Wednesday, October 27, 2010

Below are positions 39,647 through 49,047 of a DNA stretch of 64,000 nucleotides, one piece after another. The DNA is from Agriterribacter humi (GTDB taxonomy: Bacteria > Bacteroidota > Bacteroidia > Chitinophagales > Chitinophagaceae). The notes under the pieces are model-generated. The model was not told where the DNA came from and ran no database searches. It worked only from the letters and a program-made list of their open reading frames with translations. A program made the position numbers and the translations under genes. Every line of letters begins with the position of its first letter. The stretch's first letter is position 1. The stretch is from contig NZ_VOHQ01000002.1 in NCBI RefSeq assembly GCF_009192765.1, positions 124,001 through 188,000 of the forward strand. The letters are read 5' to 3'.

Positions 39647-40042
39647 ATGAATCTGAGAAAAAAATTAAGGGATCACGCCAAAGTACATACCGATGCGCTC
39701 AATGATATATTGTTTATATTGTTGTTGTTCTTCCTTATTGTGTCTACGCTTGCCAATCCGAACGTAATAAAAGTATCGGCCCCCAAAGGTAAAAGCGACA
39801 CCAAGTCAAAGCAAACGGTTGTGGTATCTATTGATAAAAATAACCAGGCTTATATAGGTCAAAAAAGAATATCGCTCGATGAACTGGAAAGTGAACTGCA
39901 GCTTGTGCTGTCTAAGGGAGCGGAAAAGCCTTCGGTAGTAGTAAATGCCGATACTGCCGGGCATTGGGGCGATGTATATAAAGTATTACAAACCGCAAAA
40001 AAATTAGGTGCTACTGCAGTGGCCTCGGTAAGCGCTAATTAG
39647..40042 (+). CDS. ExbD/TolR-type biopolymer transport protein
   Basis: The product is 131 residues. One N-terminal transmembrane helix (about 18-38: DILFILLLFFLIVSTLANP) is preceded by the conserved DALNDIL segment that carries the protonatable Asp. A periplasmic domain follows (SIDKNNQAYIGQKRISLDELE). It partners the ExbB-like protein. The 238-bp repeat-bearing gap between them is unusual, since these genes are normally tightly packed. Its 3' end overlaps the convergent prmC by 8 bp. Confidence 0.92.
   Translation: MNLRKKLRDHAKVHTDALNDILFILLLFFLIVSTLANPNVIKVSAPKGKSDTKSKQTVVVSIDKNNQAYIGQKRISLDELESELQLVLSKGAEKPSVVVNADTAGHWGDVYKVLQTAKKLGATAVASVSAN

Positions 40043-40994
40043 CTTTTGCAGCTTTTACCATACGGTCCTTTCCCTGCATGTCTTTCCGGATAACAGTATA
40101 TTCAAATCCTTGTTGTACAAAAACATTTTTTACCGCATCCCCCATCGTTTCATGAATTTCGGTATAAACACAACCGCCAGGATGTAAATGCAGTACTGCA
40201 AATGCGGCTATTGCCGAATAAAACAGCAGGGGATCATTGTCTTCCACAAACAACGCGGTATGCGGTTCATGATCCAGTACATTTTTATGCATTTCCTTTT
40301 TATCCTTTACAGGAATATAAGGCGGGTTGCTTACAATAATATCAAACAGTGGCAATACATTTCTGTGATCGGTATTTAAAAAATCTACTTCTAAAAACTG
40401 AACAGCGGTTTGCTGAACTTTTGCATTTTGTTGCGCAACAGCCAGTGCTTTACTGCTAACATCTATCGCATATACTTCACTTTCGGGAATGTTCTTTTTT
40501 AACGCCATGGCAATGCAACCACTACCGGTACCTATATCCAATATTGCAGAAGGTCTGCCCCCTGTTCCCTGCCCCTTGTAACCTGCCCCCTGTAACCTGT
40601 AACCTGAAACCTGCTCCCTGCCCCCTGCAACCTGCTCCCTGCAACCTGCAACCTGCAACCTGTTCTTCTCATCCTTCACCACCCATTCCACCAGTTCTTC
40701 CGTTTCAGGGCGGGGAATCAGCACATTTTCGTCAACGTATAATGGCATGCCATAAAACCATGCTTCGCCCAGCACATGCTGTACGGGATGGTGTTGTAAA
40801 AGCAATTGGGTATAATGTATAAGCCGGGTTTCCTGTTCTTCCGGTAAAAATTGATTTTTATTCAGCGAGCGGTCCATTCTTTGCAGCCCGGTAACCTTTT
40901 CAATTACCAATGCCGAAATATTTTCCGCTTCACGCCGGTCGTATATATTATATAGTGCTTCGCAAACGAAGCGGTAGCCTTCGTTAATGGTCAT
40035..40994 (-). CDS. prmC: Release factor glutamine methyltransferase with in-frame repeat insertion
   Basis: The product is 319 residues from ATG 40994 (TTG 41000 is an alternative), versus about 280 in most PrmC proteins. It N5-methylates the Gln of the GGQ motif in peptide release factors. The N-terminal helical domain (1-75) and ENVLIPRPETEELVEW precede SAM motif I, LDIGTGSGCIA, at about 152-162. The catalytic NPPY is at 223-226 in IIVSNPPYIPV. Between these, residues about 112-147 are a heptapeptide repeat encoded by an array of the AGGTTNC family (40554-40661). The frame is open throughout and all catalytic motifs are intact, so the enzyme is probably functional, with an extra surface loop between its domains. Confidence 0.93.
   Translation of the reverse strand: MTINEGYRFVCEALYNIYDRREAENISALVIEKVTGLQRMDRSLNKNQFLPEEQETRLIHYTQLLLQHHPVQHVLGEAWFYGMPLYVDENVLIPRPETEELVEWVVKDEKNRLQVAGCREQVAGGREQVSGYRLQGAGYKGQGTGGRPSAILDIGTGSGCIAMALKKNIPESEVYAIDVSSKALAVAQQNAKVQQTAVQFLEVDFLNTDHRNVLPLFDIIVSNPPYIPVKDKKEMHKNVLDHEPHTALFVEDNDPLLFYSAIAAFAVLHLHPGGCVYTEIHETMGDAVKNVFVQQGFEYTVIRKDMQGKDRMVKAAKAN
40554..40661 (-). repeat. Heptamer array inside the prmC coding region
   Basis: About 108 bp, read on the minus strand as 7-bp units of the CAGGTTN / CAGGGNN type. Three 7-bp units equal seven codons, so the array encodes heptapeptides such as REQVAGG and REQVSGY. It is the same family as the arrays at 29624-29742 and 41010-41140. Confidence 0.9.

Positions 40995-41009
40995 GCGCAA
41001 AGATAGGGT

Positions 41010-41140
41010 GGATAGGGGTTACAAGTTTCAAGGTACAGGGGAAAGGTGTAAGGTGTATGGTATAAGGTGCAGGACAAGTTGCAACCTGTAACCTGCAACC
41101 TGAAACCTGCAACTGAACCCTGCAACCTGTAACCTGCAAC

Quiddity refers to the whatness of things, and it is precisely this whatness that is lost as we advance ever further into technological bridge building. In his famous graveside speech, Hamlet says, “Where be his quiddities now, his quillets, his cases, his tenures?” referring to a departed lawyer. Cybernetics allows for an increase in efficiency at the price of progress. This is not to suggest that everyone must do the Boston AIDS ride to get a feeling for the distance that is lost when traveling by plane or car. Arguing for purity is like chasing windmills, but there are qualitative things that can be done to improve one’s relationship to the world of objects. In his Economic and Philosophic Manuscripts of 1844, Marx argued that the means of production resulted in the worker’s alienation from the world of things. The automobile production line epitomizes the kind of anomie in which workers are chronically estranged from the products they produce, but in modern life, more and more conveniences make it ever more difficult to actually have a hands-on relationship with anything. We push too many buttons. For instance, a new service called Doodle allows people to effectively coordinate group activities through an online calendar. It sets up future human interactions by surgically triaging all its clients before presenting a neat little diagram of availability. Seems innocuous enough, right? But it’s not. Such applications prevent all the usual grousing, bickering and love-hate that accompanies human congregation. It’s proven that even animals need others animals, and of all mammals Homo sapiens are perhaps most defined by their social needs. However, with the advent of cyber universes like Second Life, humans may no longer even have to have first-hand contact to arrange social events. Their avatars will Doodle via Google.

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